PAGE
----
Called the Plato/PX Integrated Platform Accelerator, the device is intended for emerging categories such as the NetPC and Internet access devices, as well as entry-level systems. Systems based on the device needn't have any separate graphics controller or card. Also, the device shares memory between functions and speeds graphics and overall system performance by connecting directly to the processor bus. Video and MPEG peripherals can connect directly to the Plato/PX.
"The PC market has reached a crossroads - current architectures make it difficult for manufacturers to drop the price points," said Gary Johnson, president and CEO of S3 in a prepared statement. "By dramatically altering the traditional platform architecture, S3 has enabled PC manufacturers to take the next step."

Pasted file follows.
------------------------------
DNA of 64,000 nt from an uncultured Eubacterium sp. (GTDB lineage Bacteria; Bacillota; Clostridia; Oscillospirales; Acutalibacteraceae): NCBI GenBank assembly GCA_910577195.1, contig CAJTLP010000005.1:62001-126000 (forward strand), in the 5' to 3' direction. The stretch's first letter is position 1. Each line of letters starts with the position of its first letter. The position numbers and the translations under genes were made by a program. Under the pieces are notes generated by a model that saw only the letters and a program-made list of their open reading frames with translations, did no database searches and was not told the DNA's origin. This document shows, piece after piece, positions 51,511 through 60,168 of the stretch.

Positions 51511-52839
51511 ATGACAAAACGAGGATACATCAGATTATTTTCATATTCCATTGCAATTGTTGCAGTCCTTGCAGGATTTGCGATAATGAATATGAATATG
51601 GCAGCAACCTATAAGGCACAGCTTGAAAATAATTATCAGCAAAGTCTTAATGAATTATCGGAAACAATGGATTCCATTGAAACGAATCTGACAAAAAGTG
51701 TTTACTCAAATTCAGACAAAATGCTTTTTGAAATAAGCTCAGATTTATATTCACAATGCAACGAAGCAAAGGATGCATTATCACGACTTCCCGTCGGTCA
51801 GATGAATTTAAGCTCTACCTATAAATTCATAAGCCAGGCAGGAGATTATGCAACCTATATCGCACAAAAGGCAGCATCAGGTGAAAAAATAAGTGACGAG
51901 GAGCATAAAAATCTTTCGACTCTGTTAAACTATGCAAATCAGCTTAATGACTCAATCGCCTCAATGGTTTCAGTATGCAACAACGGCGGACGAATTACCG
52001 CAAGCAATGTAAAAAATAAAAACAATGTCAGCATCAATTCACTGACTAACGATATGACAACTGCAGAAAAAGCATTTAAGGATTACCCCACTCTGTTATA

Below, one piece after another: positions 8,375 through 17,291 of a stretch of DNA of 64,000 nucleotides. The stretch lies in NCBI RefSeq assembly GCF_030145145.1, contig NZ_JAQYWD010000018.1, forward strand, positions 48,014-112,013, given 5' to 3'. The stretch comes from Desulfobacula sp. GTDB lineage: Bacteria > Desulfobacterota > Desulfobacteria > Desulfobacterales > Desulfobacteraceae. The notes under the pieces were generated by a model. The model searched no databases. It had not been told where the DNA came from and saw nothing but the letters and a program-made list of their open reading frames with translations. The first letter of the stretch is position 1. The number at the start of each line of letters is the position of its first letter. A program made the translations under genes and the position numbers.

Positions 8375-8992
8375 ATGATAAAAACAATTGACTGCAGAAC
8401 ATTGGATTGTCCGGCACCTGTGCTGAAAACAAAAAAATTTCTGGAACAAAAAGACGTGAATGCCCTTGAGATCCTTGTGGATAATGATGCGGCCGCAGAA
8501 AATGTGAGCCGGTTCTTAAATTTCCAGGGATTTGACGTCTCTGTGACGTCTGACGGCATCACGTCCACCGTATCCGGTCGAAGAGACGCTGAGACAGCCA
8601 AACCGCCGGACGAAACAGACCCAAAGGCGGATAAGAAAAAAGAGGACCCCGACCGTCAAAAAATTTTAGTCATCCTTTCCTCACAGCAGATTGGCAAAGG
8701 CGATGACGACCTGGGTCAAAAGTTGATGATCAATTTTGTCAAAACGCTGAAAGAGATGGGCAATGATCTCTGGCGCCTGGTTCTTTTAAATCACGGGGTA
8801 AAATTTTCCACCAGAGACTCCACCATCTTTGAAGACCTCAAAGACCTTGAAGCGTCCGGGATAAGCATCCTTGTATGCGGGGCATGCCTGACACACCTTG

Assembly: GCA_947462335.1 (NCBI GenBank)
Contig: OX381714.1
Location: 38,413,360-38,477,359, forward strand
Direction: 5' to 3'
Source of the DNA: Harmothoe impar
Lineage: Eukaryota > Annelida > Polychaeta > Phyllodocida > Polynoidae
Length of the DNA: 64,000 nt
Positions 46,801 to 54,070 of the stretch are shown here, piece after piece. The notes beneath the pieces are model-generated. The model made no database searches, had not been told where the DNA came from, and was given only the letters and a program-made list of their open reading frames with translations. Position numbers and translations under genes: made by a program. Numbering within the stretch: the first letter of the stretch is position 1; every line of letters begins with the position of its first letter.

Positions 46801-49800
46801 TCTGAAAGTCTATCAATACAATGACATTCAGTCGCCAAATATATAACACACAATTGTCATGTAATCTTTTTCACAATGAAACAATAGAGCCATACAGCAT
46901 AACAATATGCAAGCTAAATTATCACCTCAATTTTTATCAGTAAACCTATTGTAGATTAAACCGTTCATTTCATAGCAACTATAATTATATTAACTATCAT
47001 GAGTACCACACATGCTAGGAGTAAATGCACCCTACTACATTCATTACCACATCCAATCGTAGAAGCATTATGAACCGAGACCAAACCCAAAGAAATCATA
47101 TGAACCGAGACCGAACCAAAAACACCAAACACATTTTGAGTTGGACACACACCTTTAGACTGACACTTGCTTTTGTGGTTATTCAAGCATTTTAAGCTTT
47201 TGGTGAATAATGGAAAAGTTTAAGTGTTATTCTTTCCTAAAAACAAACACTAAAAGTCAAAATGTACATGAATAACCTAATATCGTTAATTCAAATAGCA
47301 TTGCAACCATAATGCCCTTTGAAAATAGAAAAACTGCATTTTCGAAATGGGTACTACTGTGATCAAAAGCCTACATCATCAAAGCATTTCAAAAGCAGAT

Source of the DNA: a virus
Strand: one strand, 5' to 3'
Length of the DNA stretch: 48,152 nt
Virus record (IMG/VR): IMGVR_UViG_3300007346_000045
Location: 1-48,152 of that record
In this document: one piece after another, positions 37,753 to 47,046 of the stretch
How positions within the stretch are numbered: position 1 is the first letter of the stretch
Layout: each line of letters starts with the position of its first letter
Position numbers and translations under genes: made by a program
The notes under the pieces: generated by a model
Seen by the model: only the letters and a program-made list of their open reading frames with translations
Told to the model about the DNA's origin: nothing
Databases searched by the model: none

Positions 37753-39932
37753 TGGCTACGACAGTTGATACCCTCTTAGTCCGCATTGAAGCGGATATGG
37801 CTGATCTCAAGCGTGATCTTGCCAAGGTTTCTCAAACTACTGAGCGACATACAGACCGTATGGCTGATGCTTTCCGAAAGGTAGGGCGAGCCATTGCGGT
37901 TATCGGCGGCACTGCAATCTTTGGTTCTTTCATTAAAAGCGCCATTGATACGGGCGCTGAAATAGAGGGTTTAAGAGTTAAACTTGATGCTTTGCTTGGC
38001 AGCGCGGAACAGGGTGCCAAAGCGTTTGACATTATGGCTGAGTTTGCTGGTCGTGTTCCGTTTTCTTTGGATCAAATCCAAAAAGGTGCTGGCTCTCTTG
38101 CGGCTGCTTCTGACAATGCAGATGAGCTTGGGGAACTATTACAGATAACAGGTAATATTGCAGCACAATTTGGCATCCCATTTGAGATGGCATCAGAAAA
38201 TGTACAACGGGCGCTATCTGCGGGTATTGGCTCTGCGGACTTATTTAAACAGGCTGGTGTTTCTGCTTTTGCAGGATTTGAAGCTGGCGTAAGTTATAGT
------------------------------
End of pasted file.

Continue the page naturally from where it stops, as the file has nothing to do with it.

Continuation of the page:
Separately, S3 said it was entering the sound arena. The firm's debut part will be the Sonic Vibes wavetable processor, which the firm claims offers unprecedented high-quality audio for mainstream PCs. The device costs $30 to OEM motherboard makers and PC vendors, supports Microsoft's DirectMusic API and stores instrument sounds in system memory. S3 claims the part is the first to use the PCI bus for acceleration.